Grandma’s Pride is a beautifully written historical fiction book told from the perspective of a little girl, Sarah Marie, who travels to the south with her family during the summer to visit her grandmother. The precious little girl quickly learns the differences between how blacks experience life in the northern U.S. versus the southern U.S. On her journey, she experiences having to sit in the back of a bus, not being able to use certain public restrooms, not being able to eat at certain downtown restaurants, and the tenacity of her grandmother whose pride would not allow her to ride the city bus. I like this book because it gives children a glimpse into what life was like during the civil rights era of the 1960s when Jim Crow laws were enforced. Through the voice of a child, they are also able to hear how in a later summer visit, the unjust rules of the south were no more!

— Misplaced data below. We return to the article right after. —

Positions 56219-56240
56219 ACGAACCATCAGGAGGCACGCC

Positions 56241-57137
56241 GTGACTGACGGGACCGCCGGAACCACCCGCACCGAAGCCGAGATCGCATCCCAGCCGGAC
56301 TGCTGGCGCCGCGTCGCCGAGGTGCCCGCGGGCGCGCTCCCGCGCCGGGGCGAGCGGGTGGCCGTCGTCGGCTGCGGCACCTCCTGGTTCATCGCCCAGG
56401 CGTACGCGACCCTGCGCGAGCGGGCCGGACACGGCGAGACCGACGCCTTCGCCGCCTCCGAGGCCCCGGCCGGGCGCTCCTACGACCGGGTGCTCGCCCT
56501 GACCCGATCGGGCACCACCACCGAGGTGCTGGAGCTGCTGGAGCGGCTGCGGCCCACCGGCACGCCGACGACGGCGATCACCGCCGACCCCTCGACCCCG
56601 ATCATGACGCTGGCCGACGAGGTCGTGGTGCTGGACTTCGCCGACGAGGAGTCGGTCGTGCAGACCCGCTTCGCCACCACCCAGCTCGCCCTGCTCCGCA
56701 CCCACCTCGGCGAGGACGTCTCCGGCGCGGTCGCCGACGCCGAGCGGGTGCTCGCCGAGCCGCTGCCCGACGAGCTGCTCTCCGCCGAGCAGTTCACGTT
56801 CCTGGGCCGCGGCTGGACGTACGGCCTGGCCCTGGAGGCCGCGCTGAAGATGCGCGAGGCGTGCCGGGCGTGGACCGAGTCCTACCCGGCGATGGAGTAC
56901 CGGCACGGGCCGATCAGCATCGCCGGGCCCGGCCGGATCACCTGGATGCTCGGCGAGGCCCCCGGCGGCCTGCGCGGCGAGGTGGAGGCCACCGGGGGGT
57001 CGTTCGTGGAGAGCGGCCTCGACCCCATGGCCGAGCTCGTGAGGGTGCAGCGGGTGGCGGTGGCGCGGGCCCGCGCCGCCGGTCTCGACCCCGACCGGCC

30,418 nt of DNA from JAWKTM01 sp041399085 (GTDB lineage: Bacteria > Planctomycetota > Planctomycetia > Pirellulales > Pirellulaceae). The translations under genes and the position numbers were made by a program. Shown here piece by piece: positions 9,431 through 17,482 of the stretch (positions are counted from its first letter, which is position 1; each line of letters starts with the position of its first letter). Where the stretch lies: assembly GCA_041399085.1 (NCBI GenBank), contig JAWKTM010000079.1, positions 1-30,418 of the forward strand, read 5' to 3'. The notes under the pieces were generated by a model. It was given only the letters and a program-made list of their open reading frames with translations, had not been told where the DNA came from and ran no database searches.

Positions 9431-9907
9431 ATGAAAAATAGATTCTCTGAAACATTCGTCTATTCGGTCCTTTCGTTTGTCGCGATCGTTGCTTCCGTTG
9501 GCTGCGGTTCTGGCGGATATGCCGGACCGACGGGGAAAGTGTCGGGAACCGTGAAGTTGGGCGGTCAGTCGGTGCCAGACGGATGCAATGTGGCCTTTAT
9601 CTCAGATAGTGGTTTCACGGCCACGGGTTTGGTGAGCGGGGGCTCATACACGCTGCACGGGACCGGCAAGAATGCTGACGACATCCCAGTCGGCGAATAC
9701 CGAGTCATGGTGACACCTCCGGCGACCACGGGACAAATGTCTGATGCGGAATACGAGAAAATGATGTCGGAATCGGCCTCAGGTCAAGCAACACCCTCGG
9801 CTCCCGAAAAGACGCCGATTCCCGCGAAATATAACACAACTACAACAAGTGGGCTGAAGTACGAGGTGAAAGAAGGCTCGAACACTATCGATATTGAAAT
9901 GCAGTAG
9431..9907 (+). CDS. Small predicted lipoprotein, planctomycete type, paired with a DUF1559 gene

Freedom on the Menu: The Greensboro Sit-Ins  is another excellent historical fiction book that tells the story about a young girl, Connie, who sees first hand the boldness of four college students from North Carolina A & T. The young men, her brother’s friends,  decided that enough was enough and they planned a “sit in” to quietly protest their lack of service at a lunch counter in Woolworth’s, a popular downtown department store. They sat at the lunch counter and requested to order food. They were denied and asked to leave due to the Jim Crow laws. This book will evoke questions and emotions from children. Most will empathize with Connie, who wanted to order a banana split at Woolworth’s the day she saw her brother’s friends. This story also comes full circle as the author summarizes events that this incident sparked such as more lunch counter “sit ins”, a visit to Greensboro by Dr. Martin Luther King, and additional non-violent protests for civil rights for African-Americans. I love that this story is also told through the eyes of a child who was able to sit at any lunch counter and enjoy her banana split after the Supreme Court ruling that those Jim Crow laws were unconstitutional!